Schansberg: Education Analogies to Real Life
by Eric Schansberg, Ph.D.
The economist James Gwartney has a thought experiment which illustrates why a system which features socialism and monopoly power is not a good idea. Imagine that government decides to operate all restaurants. Further, your geography determines your restaurant; you will eat at the government (“public”) restaurant in your neighborhood. (To make the analogy more accurate, also assume home cooking — like home schooling, is costly.) What would the incentives be for the person who manages the restaurant? Why does the fact that the clientele is captive make a difference?
Of course, the economic incentives are not at all favorable. Consumers are likely to receive low quality food. In addition, costs (taxes and government spending) are likely to be artificially high and to increase further. But since customers still pay a “price” of zero for the service (government education is “free”), people are less likely to notice the relationship — the subsequent tax increases are much more subtle than price increases in the private sector would be.
In addition, you will be forced to eat the type of food your particular restaurant serves. If it’s Mexican food and you don’t like burritos — too bad. The point is not that Mexican food is “right or wrong” but that by definition, the menu will offend or disappoint someone.
The same is true in the menu of issues provided by government schools — whether to use corporal punishment, when to teach sex education, whether to use phonics, focusing on academics or building self-esteem, etc.
If you decide to eat at a private restaurant to get better quality or because your tastes and preferences differ from what your government school provides, you will have to pay taxes for the government restaurant as well as the prices at the private restaurant.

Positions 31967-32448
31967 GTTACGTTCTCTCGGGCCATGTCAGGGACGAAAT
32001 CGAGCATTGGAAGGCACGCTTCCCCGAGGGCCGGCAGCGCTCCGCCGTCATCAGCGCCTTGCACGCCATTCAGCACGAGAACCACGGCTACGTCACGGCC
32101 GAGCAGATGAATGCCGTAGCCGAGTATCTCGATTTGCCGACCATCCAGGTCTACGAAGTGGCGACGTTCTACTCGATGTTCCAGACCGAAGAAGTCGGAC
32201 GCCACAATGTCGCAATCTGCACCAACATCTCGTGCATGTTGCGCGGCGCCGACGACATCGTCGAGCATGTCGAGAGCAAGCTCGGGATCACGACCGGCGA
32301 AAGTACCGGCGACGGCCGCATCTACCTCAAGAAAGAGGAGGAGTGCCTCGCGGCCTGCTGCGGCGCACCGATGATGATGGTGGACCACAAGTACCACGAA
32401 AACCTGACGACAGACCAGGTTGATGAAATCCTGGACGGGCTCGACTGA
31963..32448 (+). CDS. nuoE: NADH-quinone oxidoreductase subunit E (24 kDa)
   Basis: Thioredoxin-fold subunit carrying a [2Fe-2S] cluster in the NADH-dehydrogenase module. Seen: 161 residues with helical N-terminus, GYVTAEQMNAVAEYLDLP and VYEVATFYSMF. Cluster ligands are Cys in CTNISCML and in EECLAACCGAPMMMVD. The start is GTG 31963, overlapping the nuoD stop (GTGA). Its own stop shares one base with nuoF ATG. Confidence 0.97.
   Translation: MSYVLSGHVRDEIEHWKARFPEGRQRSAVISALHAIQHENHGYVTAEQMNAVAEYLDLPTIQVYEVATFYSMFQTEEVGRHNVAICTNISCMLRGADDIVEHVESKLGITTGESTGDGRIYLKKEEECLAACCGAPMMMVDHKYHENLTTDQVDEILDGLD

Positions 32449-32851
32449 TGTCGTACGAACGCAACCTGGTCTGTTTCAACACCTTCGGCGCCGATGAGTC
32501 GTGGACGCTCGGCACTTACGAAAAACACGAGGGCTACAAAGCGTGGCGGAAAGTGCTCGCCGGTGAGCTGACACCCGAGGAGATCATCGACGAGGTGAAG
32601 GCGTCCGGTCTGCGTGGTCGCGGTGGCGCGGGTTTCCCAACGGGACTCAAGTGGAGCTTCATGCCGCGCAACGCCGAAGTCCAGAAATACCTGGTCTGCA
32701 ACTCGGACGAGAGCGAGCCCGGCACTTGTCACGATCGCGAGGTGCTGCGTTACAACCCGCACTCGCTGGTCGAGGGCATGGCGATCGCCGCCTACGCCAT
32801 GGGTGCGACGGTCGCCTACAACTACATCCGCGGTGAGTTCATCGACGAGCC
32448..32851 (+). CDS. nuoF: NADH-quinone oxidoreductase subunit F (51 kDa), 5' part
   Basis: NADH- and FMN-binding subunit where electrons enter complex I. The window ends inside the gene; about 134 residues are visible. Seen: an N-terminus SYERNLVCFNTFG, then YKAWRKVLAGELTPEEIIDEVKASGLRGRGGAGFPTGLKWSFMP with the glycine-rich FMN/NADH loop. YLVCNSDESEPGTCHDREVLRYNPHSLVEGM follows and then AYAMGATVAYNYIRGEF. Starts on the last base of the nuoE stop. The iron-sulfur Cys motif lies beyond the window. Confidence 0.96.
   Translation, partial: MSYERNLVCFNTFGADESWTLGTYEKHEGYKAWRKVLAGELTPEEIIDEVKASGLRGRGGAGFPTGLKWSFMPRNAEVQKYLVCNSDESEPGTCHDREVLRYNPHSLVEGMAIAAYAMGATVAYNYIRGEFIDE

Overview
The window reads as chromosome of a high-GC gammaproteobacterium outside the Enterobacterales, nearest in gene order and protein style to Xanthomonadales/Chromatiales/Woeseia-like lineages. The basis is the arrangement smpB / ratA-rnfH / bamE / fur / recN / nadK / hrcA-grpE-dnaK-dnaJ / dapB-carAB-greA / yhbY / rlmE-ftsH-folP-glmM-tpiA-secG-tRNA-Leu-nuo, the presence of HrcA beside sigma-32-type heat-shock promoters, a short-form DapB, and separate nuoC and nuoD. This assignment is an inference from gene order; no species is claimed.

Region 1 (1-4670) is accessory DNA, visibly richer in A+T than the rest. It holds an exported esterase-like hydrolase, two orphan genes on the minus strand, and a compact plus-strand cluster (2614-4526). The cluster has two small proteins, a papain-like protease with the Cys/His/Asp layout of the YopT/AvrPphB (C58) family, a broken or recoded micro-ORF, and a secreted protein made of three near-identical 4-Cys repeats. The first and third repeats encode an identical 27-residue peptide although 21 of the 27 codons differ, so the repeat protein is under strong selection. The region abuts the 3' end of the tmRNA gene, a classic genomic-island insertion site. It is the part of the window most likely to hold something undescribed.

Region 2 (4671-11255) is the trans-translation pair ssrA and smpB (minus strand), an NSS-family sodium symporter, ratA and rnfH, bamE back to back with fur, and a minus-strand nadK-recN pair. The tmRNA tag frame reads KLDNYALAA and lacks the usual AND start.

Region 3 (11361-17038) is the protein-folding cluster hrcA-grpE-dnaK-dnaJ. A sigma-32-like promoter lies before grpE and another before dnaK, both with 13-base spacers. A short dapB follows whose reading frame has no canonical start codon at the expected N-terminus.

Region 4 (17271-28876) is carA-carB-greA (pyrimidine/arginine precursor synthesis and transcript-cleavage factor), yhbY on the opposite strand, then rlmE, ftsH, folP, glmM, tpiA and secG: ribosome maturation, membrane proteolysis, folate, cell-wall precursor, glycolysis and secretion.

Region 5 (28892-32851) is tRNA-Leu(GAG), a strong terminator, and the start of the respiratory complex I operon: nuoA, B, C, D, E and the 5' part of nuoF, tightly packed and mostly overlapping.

Clearly, your ability to do this would be a function of your income level. As such, restaurant and educational
choice are restricted, especially for the poor. Many of you are probably wondering how the above can be true if the government (public) school you and your children attended was good. Or maybe you’re thinking that other social factors are the primary explanation of the problems with contemporary schooling, especially in the inner city. While family structure, crime, drug use, etc., are important, they are also more difficult to change. Much can be done by simply changing the structure and incentives in the market for education.
An analogy to marriage is instructive. From a strictly economic perspective, compared to dating, marriage is not a very good institution. The trouble is that marriage limits competition and thus, discourages incentives for good behavior. Often, after the wedding, people gain weight, don’t buy flowers or shave as often, etc. These are behaviors which would probably not be tolerated in a dating relationship. Why the difference? Because when a couple is just dating, there is still substantial competition.
If the incentives are “all wrong,” how does a marriage work? It can still be successful if the spouses behave as if there is competition. To generalize, if a bad institution has “good” people, it can still function well. But if a bad institution has “bad” people, its deficiency will be revealed.
Again, the same is true of government schooling, particularly in the inner cities. With the decline of the family and the increase in crime, illegitimacy, etc., the bad institution (socialistic and monopolistic schools) is revealed. Since those factors have not declined as much in the suburbs, the institution still works fairly well (although at higher costs than necessary, etc.).
Furthermore, anecdotal evidence will never solve this debate. Well into the future, there will be many people who are perfectly satisfied with their government schools. On the basis of their experience, they will be unable to understand why systematic reform is necessary. It is only when the debate moves to discussing institutions that the need for dramatic change becomes evident.
D. Eric Schansberg, Ph.D., is an adjunct scholar of the Indiana Policy Review Foundation and professor of economics at Indiana University Southeast.